10 coaching fundamentals to help all young wrestlers

Updated: June 3, 2024

Photo: Tristan Warner has coached young wrestlers for the past four years near his Pennsylvania home.

By Tristan Warner

I recently made the transition from coaching at the collegiate level to primarily working with youth wrestlers in a club setting.

Coinciding with this transition, several months ago I wrote a column about some of the major differences between how wrestling technique is taught between levels. 

In a nutshell, the purpose of the column was not to disparage any coaches or coaching methods but more just to shed light on my own observations. 

Simply put, I know firsthand that wrestlers often experience a tough transition making the adjustment from high school to college wrestling and many hours are logged breaking bad habits and forming new ones. 

I have found that teaching young kids how to wrestle, especially those who are inexperienced, is like building a house. If the foundation is not sturdy or lacks basic fundamental principles, then anything taught (or built) on top of that is at risk of being exposed.

This column appeared in the May issue of WIN Magazine. Click on the cover or call 888-305-0606 to subscribe.

Therefore, the following list is a brief rundown of some of the most significant focal points I believe need to be emphasized for young wrestlers, both from a technical and tactical standpoint, to set them up for long-term success. 

1. Hand fighting

I almost have to laugh at this one. I spent the first few months of the fall trying to teach the club kids various hand-fighting concepts, only to later attend a youth tournament where nearly every competitor just shook hands and dove at the legs before even touching his or her opponent. 

Do kids need to know how to hand fight like college wrestlers? No, certainly not. However, emphasizing how to move an opponent to get angles is perhaps the most important thing. Instead of diving straight at a leg, coaching them to use set-ups to move an opponent and shoot at an angle is achievable.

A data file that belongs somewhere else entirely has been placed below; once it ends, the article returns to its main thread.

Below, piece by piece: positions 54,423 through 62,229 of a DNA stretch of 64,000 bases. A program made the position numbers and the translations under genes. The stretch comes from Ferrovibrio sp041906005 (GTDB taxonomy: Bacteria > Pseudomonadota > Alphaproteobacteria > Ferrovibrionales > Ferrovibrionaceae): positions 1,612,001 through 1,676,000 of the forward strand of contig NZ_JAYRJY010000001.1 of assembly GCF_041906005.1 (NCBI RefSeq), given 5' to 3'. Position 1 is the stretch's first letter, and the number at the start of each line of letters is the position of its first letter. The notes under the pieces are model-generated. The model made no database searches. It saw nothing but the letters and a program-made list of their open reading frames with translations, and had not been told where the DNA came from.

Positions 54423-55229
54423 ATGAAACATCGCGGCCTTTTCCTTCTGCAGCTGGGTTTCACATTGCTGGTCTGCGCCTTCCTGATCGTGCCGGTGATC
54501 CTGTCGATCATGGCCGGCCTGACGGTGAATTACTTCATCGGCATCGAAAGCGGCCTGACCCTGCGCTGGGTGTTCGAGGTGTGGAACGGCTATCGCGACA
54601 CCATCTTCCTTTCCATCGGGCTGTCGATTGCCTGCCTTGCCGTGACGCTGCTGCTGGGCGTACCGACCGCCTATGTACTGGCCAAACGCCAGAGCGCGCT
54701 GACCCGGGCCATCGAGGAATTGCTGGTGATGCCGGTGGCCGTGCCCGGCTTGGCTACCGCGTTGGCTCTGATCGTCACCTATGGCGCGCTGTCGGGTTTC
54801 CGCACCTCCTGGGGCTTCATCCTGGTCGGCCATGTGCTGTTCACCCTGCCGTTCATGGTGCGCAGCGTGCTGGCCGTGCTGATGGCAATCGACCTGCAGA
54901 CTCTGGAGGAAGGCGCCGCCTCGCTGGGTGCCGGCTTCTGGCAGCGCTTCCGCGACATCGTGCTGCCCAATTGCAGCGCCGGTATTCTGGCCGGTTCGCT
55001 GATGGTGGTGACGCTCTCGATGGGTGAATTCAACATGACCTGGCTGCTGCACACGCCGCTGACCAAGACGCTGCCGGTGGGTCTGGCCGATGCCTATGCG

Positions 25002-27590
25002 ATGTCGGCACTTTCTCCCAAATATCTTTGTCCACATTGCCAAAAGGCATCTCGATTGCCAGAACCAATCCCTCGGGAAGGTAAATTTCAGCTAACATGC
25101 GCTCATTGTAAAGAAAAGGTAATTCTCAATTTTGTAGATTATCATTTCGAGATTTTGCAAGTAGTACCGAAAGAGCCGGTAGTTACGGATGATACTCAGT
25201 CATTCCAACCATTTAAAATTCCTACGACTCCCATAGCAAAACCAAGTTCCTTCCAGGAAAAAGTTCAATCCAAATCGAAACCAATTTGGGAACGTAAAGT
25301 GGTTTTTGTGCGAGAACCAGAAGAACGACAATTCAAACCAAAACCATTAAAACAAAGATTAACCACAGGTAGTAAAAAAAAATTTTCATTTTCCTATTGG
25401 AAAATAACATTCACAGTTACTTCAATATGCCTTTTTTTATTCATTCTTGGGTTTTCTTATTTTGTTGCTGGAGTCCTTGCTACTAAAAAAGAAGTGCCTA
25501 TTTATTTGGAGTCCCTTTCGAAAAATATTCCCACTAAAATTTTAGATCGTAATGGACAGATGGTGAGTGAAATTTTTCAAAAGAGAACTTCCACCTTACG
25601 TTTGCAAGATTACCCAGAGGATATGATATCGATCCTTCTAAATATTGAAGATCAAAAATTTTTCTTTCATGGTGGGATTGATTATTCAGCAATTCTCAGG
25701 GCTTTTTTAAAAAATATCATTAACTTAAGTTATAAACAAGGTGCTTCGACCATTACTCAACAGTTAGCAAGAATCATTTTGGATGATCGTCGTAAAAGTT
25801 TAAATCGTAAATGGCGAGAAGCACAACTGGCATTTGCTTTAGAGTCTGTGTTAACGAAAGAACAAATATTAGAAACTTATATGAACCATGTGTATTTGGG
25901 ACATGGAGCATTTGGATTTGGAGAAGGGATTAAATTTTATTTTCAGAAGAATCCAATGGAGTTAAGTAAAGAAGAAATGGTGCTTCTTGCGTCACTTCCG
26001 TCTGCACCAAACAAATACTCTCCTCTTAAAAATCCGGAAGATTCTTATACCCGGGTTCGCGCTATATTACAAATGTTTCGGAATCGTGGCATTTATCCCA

2. Down blocking 

Somewhere between a sprawl and getting taken down is the oft-neglected down block. I try to remind my kids to use their first lines of defense, their heads and hands, respectively, to stop an opponent from getting in on their legs. I watch a lot of film and when you break it down in slow motion, the defensive wrestler is often not even beginning to sprawl until the opponent is well underneath their level and already penetrating to the legs. Staying in good position and blocking with head and hands first is fundamental defense. 

3. Sprawling

Hand-in-hand with concept No. 2, many kids at all age levels, in fact, sprawl with their rears in the air and do not use the proper hip pressure to either break an opponent’s lock on the leg or at least prevent him or her from advancing to finish the shot. The “jam-shove-square,” as we called it in college, helps remind the defensive man to shove the opponent’s head down, jam with your hips to stop momentum, and square your hips to eventually break the lock and advance to a butt drag or counter-shot position. 

4. Front headlock 

There are many good finishes from a front headlock, but I have found our biggest focal point is staying on our toes, constant motion, and continuing to snap the opponent. Too many young wrestlers see the front headlock as a position to relax and take a breather as opposed to a golden scoring opportunity to pounce on. 

5. Clearing hips on bottom

I have found bottom to be the most perplexing position to coach at the youth level. It seems to me that coaching young athletes how to take their opponents down from neutral and turn them from the top position feels black and white and involves showing more technical moves. Meanwhile, coaching the bottom position feels more abstract, and I find myself focusing more on coaching positioning.